Once it starts coming out exactly which cases are involved, a number of convictions will be overturned, leading to quite nasty individuals being back on the streets thanks to some cowboy playing shortcuts.

        British law may not be bound by constitution, but UK judges take a very dim view of this kind of shenanigan.

    2. John Smith 19 Gold badge
      Gimp

      @Glostermeteor

      "If they operated within the law and still spied on us, why does Theresa May want a new law?"

      Simple

      Because that's what the spooks told her she needed.

      Just like they told the seven previous Home Secs they needed it.

      She doesn't need it.

      You don't want it.

      They want it.

    3. Grave

      just because its "legal" doesn't make it right (in a number of senses, moral, ethical, etc)

      laws are made by parasites in power to keep them in power and protected

      and likewise, just because something deemed "illegal" doesn't make it wrong (a number of morally/ethically directed actions comes to mind, which are being pushed by cartels for criminalization and harsher sentences than stuff that does real, not imaginary harm to people - violent crimes, murder, assault, rape, etc)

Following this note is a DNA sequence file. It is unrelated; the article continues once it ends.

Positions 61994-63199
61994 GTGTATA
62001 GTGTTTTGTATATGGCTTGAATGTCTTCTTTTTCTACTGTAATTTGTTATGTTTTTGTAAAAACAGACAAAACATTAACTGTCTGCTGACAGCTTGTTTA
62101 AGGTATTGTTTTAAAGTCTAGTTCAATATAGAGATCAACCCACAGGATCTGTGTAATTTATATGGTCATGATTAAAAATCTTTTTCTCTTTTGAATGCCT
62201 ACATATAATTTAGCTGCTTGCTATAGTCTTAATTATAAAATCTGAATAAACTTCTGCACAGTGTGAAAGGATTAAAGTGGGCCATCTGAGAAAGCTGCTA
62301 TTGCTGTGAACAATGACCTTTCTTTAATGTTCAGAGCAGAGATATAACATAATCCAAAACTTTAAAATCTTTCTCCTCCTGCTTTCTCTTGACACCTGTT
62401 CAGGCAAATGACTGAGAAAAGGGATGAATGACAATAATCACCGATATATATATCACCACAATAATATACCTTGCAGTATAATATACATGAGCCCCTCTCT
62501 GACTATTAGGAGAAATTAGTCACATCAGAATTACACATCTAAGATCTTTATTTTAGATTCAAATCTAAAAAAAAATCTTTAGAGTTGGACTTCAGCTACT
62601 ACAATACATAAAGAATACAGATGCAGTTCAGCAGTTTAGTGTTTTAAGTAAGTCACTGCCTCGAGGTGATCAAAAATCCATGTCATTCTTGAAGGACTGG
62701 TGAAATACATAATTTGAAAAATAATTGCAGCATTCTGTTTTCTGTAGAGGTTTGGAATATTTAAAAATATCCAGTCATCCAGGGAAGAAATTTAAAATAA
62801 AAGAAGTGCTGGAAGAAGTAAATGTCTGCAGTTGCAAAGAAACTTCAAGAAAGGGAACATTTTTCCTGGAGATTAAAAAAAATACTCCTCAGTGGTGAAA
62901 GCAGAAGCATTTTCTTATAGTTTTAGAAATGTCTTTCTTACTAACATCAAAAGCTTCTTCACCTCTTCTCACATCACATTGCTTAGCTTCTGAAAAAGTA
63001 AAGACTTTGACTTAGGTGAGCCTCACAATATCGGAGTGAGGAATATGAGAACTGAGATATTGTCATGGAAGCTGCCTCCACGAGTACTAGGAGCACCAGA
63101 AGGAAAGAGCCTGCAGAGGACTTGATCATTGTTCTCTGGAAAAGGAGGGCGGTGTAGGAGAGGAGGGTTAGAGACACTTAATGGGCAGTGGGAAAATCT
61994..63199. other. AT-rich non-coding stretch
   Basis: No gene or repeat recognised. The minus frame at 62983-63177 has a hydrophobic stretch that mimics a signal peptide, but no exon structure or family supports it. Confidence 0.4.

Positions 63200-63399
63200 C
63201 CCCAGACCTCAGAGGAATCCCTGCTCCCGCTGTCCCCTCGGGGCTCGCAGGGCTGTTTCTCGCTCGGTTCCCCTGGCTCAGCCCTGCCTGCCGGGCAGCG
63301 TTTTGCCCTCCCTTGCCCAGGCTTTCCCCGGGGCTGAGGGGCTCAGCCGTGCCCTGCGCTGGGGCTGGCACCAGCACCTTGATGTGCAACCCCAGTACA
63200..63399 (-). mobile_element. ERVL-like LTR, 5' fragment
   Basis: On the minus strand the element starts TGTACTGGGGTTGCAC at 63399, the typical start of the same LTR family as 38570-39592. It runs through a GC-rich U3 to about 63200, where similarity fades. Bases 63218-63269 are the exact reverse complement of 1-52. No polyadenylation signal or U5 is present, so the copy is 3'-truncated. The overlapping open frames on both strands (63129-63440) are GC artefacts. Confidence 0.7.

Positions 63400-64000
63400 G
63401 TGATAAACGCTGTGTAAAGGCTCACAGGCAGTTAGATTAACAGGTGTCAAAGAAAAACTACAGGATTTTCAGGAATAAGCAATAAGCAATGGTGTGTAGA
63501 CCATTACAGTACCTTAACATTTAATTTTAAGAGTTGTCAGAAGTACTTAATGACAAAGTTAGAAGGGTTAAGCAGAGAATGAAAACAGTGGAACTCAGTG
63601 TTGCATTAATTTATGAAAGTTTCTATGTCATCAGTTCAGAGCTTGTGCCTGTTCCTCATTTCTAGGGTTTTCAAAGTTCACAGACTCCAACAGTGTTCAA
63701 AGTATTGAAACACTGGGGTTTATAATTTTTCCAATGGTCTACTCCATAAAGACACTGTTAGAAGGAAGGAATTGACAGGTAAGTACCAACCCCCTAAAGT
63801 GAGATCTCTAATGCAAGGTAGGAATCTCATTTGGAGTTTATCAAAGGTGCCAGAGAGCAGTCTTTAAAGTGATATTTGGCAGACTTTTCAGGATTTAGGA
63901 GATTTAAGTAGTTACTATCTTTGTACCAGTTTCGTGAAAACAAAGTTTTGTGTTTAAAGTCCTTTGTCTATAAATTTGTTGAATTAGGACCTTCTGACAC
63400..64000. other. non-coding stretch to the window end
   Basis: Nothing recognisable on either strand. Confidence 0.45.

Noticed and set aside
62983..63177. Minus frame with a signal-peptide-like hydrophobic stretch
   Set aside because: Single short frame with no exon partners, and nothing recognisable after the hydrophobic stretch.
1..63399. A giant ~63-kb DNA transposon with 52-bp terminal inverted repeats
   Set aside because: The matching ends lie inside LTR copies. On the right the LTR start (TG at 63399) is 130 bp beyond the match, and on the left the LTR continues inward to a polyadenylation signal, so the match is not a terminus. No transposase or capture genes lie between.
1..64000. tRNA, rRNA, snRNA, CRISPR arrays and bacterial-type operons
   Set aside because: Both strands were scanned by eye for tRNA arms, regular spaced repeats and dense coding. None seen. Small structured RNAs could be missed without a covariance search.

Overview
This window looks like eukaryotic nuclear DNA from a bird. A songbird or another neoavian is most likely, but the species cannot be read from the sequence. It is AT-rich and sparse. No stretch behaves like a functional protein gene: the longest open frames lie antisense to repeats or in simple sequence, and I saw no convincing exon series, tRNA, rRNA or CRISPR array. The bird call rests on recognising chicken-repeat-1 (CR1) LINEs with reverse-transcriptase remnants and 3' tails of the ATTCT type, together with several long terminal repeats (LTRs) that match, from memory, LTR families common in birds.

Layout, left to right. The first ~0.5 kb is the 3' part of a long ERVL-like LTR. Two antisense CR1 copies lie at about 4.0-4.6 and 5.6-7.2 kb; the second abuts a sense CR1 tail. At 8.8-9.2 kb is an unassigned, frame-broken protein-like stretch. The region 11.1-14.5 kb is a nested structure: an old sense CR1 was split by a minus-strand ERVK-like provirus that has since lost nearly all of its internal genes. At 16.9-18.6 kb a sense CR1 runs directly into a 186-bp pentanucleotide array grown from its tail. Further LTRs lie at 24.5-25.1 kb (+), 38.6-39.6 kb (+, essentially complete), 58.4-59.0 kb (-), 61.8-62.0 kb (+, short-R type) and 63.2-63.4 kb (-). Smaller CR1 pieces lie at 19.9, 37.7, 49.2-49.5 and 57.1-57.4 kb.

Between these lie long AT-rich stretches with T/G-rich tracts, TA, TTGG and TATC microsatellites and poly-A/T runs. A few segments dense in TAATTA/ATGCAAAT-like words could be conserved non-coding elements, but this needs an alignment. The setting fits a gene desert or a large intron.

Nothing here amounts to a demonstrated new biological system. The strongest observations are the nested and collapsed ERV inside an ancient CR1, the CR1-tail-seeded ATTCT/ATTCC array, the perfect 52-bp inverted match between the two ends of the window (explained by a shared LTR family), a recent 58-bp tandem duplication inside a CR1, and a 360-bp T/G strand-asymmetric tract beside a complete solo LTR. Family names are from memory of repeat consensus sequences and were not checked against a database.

4. Psyx
      Stop

      "Thank god for Edward Snowden or none of this would have come out."

      Piffle.

      It's now just sliced up for popular media consumption. There's a hero, there's a powerpoint presentation, there's media traction. It's not NEWS: It's been going on and people have known about it and been shouting blue murder about it for at least two decades, as a cursory search or two on Google will reveal; but the tale never gained media traction or reached general awareness.

      Not that it changes anything still. The revelations have been deflected and in a month GCHQ, the NSA, DGSE et al will be breathing a sigh of relief at the public returning to its fascination will celeb gossip and the latest murder, and things will go on as before.

      1. Fred Flintstone Gold badge
        Coat

        in a month GCHQ, the NSA, DGSE et al will be breathing a sigh of relief at the public returning to its fascination will celeb gossip and the latest murder, and things will go on as before.

        As conspiracy theories go, I have yet to hear someone observing that that Royal baby seems suspiciously well timed. This would somehow suggest the Palace knew this 9 months ago. You heard it here first :).